West Virginia Attorney General Patrick Morrisey has joined 42 attorneys general in urging the Federal Communications Commission (FCC) to take further action to stop illegal robocalls and spoofing.
The coalition is urging the FCC to adopt its proposed rules on enforcement against caller ID spoofing on calls to the United States originating from overseas, the release said, while also addressing spoofing in text messaging and alternative voice services.
“Scam calls hurt consumers, hurt business and this annoyance must come to an end,” Morrisey said. “Our office works vigorously to warn consumers and we’re meeting with phone companies to spur the quicker deployment of scam-blocking technology, still yet, we need FCC’s support as ultimate victory is not easy as current technology allows scammers work around efforts to block their annoying calls.”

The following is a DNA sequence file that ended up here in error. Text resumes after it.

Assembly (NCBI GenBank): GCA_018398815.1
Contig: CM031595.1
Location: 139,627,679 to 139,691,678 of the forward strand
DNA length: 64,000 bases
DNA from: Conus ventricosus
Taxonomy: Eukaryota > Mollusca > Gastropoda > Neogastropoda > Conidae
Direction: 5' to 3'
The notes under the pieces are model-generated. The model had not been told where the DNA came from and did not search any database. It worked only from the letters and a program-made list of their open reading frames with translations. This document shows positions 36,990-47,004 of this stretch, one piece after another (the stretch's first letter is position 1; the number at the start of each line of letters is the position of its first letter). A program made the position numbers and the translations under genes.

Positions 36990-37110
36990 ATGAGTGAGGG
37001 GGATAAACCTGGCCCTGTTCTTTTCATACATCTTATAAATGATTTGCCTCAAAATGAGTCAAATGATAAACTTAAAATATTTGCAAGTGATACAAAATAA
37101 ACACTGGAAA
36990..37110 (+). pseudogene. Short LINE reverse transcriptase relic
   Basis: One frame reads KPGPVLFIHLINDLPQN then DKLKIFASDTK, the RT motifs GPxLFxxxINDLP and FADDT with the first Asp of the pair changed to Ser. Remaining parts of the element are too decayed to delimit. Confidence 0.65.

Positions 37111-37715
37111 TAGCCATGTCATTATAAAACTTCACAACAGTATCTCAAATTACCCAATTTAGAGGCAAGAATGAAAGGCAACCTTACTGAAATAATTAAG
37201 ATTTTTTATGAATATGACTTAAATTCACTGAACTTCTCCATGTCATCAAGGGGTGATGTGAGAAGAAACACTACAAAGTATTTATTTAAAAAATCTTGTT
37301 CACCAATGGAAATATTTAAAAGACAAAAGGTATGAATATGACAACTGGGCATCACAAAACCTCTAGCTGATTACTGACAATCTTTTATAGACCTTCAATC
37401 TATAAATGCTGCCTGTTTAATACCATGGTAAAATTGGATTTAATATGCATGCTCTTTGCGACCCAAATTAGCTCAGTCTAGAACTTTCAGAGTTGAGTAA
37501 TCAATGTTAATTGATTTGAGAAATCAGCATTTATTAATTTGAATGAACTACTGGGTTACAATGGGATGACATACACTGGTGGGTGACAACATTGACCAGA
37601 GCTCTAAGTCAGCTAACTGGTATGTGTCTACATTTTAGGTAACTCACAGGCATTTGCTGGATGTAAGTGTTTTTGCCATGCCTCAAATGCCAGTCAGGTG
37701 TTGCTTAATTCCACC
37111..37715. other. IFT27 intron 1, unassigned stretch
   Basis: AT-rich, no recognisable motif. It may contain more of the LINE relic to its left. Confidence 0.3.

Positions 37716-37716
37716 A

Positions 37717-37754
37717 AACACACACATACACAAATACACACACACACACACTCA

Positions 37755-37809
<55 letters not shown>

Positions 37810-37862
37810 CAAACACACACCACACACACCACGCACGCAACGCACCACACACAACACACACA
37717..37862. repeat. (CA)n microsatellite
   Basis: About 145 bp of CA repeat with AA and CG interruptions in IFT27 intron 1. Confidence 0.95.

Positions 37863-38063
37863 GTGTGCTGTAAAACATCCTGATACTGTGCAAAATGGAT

Morrisey recently met with several phone companies in an effort to gain their commitment to expedite the deployment of scam-blocking technology, the release said, which would empower consumers to take matters into their own hands and dramatically reduce the number of annoying calls.
The number of spoofed calls and the consumer financial losses tied to these scams have increased by nearly 50 percent in recent years. Americans received almost 18 billion scam robocalls in 2018 and overall robocalls increased in the U.S. by 57 percent from 2017 to 2018.
The release said the FCC relates that imposter scams have reportedly cost consumers $488 million just in 2018.
— Wendy Holdren